Want to know what Brian Grete doesn’t expect to see when this year’s Pro Farmer Midwest Crop Tour begins? Lots of secondary ears, which have been grabbing more than their share of the corn crop headlines this year.
"There’s been a lot of talk, a lot of stories, and a lot of media coverage in terms of secondary ears this year, and there were a lot of secondary ears out there," says Grete, the editor of Pro Farmer and the director of the crop tour’s Eastern leg. "I think that Mother Nature has taken care of that over the last two to three weeks with the lack of rainfall in these areas," causing plants to dedicate their resources to the dominant ear.
As a result, many of these secondary ears will no longer look so promising. "If [a secondary ear] is going to produce grain, then we’ll count them, but I don’t think that’s going to be nearly as many as what some people were anticipating several weeks ago," Grete says.
If that does happen, it will likely impact yield—but not too much. Growers who might have forecasted a 250-bushel harvest, thanks to those secondary ears, may end up with yields of 220 bushels to 235 bushels per acre. "They’re still going to have a strong yield," Grete says. "It’s just not going to be as big as they thought it was going to be several weeks ago."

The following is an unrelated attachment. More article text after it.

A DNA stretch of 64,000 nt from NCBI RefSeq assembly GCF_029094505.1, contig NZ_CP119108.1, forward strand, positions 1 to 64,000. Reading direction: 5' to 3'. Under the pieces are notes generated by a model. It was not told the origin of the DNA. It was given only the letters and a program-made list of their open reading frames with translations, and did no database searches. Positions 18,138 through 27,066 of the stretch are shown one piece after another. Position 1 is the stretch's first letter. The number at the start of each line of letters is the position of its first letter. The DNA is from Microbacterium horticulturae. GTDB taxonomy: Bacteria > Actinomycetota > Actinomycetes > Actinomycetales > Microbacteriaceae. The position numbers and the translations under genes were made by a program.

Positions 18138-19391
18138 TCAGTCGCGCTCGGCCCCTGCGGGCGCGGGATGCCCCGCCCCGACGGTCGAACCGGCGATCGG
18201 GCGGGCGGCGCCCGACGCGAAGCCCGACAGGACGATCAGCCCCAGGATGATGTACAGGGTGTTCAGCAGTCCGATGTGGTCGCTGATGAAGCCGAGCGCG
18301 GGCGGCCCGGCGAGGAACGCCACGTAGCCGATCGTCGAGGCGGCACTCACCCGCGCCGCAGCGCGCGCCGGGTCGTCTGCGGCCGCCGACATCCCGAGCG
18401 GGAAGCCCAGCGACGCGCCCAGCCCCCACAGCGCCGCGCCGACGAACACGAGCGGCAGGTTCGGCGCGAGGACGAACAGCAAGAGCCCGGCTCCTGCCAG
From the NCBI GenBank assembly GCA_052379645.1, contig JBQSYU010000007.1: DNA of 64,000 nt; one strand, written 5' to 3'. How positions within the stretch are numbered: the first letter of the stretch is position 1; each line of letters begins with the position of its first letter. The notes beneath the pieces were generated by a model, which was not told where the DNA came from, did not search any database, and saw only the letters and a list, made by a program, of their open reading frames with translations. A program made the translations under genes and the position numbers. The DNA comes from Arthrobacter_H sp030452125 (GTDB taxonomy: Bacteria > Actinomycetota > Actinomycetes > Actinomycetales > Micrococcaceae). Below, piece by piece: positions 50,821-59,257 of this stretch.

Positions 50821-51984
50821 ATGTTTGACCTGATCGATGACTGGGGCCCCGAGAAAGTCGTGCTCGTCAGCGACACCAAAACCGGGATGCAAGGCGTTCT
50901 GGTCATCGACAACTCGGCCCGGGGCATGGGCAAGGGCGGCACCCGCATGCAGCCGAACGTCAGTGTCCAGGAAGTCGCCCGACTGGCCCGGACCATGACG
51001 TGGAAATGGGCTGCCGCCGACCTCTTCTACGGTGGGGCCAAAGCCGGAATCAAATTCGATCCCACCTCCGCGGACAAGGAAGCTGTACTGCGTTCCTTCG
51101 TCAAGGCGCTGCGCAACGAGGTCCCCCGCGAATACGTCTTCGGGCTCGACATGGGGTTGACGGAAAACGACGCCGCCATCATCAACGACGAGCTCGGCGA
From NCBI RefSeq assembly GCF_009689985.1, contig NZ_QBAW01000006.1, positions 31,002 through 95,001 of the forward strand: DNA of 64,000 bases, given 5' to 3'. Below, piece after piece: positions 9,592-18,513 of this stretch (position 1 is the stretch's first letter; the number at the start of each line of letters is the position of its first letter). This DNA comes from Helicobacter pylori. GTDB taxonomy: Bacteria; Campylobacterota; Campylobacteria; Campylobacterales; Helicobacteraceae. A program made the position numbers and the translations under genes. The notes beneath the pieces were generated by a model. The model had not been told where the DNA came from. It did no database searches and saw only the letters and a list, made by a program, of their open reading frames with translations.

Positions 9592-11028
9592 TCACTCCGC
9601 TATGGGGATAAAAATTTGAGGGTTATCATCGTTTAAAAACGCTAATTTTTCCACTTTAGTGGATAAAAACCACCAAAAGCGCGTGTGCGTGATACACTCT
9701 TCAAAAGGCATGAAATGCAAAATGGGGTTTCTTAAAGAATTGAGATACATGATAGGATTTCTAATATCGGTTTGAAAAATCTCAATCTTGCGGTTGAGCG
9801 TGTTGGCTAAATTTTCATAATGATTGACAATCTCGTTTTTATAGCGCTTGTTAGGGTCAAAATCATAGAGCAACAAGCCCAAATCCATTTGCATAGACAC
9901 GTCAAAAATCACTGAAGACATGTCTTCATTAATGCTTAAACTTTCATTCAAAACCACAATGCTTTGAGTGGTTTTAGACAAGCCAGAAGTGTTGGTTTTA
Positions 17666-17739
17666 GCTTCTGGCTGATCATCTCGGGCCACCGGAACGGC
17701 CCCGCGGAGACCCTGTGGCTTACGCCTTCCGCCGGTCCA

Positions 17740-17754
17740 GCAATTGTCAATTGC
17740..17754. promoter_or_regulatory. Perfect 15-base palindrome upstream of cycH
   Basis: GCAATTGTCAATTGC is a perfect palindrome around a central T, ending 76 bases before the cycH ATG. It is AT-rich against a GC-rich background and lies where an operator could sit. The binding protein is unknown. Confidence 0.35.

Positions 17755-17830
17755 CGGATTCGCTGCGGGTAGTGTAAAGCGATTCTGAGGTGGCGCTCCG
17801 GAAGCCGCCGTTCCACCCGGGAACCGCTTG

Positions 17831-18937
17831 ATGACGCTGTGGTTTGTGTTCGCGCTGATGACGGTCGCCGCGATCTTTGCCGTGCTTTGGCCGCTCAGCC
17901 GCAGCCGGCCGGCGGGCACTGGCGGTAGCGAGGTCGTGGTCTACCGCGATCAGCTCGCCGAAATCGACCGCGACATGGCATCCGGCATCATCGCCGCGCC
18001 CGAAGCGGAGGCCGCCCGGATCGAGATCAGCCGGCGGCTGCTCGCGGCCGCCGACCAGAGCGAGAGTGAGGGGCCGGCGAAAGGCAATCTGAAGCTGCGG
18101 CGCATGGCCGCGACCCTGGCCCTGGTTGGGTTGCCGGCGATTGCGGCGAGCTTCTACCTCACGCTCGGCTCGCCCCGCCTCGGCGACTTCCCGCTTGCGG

Speaking of yield estimates, scouts on this year’s crop tour will be going digital. For the first time, the Pro Farmer Midwest Crop Tour will use a mobile app to collect scouts’ data and observations from the corn and soybean fields rather than relying solely on paper-and-pencil notations.
"It makes it streamlined, it makes it more efficient, and we should have the data in a little more timely fashion," Grete says.
(Scouts will also be completing paper forms, but Pro Farmer is hoping to gather most of the information via the app, which will allow Pro Farmer to analyze the data more quickly and more easily than in the past.)
As scouts get more comfortable with the app, Grete has some ideas about how it might be expanded. "This is the first run with the app, so we’ll have to see how it evolves," he says. "But I can see how in the future … we might get it down the point where we can pinpoint a particular picture or video with a particular field," creating a richer data experience for farmers and crop-watchers alike.
For More Information
See full coverage of the 2014 Pro Farmer Midwest Crop Tour, hosted by Pro Farmer.
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